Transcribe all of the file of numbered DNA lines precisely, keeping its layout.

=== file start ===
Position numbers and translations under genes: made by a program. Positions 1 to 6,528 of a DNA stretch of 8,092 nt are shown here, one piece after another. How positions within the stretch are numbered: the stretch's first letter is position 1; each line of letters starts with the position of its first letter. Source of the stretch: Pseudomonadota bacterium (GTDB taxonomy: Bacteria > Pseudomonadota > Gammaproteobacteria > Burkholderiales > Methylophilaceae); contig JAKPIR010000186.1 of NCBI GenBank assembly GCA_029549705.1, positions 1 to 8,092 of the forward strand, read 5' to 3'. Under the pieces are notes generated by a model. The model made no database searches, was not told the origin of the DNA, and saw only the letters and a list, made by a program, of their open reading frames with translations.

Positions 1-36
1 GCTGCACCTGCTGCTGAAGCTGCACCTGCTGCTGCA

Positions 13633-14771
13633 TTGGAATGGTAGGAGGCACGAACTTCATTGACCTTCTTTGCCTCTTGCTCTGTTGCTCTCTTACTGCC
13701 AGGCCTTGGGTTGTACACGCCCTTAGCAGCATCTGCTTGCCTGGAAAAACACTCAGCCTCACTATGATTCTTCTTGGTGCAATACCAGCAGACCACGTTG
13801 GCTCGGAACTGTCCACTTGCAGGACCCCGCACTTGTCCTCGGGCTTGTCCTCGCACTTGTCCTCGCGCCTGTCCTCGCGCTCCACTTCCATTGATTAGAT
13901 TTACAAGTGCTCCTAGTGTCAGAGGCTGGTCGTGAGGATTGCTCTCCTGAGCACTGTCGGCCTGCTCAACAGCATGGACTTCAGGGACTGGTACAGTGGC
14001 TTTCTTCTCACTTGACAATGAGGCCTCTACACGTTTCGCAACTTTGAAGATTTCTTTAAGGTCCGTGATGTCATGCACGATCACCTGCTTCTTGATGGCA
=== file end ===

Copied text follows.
Position numbers and translations under genes: made by a program. Positions 1 to 6,528 of a DNA stretch of 8,092 nt are shown here, one piece after another. How positions within the stretch are numbered: the stretch's first letter is position 1; each line of letters starts with the position of its first letter. Source of the stretch: Pseudomonadota bacterium (GTDB taxonomy: Bacteria > Pseudomonadota > Gammaproteobacteria > Burkholderiales > Methylophilaceae); contig JAKPIR010000186.1 of NCBI GenBank assembly GCA_029549705.1, positions 1 to 8,092 of the forward strand, read 5' to 3'. Under the pieces are notes generated by a model. The model made no database searches, was not told the origin of the DNA, and saw only the letters and a list, made by a program, of their open reading frames with translations.

Positions 1-36
1 GCTGCACCTGCTGCTGAAGCTGCACCTGCTGCTGCA

Positions 13633-14771
13633 TTGGAATGGTAGGAGGCACGAACTTCATTGACCTTCTTTGCCTCTTGCTCTGTTGCTCTCTTACTGCC
13701 AGGCCTTGGGTTGTACACGCCCTTAGCAGCATCTGCTTGCCTGGAAAAACACTCAGCCTCACTATGATTCTTCTTGGTGCAATACCAGCAGACCACGTTG
13801 GCTCGGAACTGTCCACTTGCAGGACCCCGCACTTGTCCTCGGGCTTGTCCTCGCACTTGTCCTCGCGCCTGTCCTCGCGCTCCACTTCCATTGATTAGAT
13901 TTACAAGTGCTCCTAGTGTCAGAGGCTGGTCGTGAGGATTGCTCTCCTGAGCACTGTCGGCCTGCTCAACAGCATGGACTTCAGGGACTGGTACAGTGGC
14001 TTTCTTCTCACTTGACAATGAGGCCTCTACACGTTTCGCAACTTTGAAGATTTCTTTAAGGTCCGTGATGTCATGCACGATCACCTGCTTCTTGATGGCA